“This attending can be pretty mean.”
During my first week of my general surgery rotation, a resident warned me about a particular attending. They clarified that the attending was “old-school” and might not accept “I don’t know” as an answer. I had heard several variations of this warning during my other rotations, but had completed all without event. I had heard about the reputations of surgeons being abrasive, but I thought 18 months of clinical rotations had mentally prepared me for a callous attending.
I wasn’t prepared, however, to witness this attending use physical punishment. In the OR, just 30 minutes after receiving the warning, the resident did something the attending didn’t approve of – a simple mistake. The attending noticeably paused before physically assaulting the resident. To protect the anonymity of the resident, I won’t describe the specifics, but the intention of the action was clearly to inflict punishment with no educational benefit. There were a few moments of deafening silence before the resident proceeded. Thankfully I had a surgical mask on so no one could see my jaw drop. I was appalled that an educator would violate the bodily integrity of a trainee.
In discussing the case after wheeling the patient to the recovery unit, I told the resident that they didn’t deserve to be treated that way. They replied, “I’m used to it.”
Throughout the rest of my rotation, I was keenly aware of when people physically touched each other, which I found happens frequently in surgery. I started trying to decipher the intention behind every physical touch I witnessed and received.
When I was physically touched, I most often concluded that it was in the name of either patient safety or my own education. While holding an instrument in the body cavity, I would frequently have my hand repositioned. It was often more forceful than I would have liked, but the intention was clearly to make the case run smoother – for the camera to be better positioned, for the suction tip to be hitting the right spot, for the organs we weren’t operating on to be retracted more outside of the surgical field. I never felt that anyone had the intention of harming me.
I mentally approved of these touches, but I never gave explicit consent. In medical training, we give unspoken consent: with the privilege of learning to do physical exams, procedures, or surgeries comes the expectation that you’ll be physically touched in an educational manner.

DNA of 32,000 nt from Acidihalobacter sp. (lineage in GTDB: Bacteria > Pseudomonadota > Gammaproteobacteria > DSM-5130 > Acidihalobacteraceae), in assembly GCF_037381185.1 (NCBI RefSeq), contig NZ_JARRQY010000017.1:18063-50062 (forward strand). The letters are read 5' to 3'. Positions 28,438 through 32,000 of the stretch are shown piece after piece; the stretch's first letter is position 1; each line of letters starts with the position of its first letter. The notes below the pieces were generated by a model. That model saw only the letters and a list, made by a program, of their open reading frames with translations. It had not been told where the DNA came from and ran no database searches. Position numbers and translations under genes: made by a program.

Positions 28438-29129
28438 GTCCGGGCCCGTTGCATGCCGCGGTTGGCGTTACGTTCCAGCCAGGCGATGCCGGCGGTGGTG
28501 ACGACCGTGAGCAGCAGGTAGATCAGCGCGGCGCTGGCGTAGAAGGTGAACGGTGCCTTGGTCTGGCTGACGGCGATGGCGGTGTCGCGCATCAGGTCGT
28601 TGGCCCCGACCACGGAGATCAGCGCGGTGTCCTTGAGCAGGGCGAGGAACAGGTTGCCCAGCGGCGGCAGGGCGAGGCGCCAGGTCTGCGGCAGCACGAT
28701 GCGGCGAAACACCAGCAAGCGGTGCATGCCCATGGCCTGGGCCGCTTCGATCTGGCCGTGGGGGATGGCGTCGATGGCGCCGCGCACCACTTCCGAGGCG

Most will agree that the use of physical punishment is wrong – that on the spectrum of good to bad touches, punishment is squarely bad. Along with this spectrum, though, is an axis of intention, from patient care and education, to inappropriate affection and punishment. In the context of these axes, perhaps unspoken consent is not enough.
We must remember the humanity of medical trainees, each of whom has their own history and experiences. For many, this includes a history of physical or sexual abuse. Furthermore, we should be practicing what we preach. As a future pediatrician, I think my patients deserve respect and bodily autonomy, regardless of their age. As an attending, I hope to instill in both my patients and my trainees that they have the right to not be touched without consent.
Medical students are required to rotate through each specialty, despite not being well-versed in the norms in each field. A student could finish their family medicine rotation on Friday, receive a brief orientation to their ob/gyn rotation on Monday, and be scrubbing into a surgery on Tuesday. As we move students from rotation to rotation, we should be orienting them to the environment they’ll be working in and what kind of physical touches they might expect: when doing a Pap smear, the supervisor will likely brush against you while they try to see what you’re seeing; when participating in a code, someone might physically tap you out from doing chest compressions; in the ED or OR, you can expect someone to put their hand on yours to guide you as you put in stitches.
The burden to discuss consent cannot fall solely on students, given they are already vulnerable at the bottom of the medical system’s totem pole. With the privilege of being an educator comes the responsibility to make trainees feel comfortable. While discussing the plan for an upcoming procedure or surgery, it only takes a few extra moments to discuss what the trainee can expect in terms of physical touching.
The resident I worked with shouldn’t be “used to” physical punishment, but we can create a training environment where each individual is used to, and prepared for, an educational touch.
What's a physical touch you didn't expect in medical education? Share in the comments.
Sarah MacLean grew up in the suburbs of New York City before attending The University of North Carolina at Chapel Hill. She is currently a fourth-year medical student at the Icahn School of Medicine at Mount Sinai and applying into pediatrics. She is particularly interested in a career that integrates primary care medicine with research and advocacy. She is a 2020–2021 Doximity Op-Med Fellow.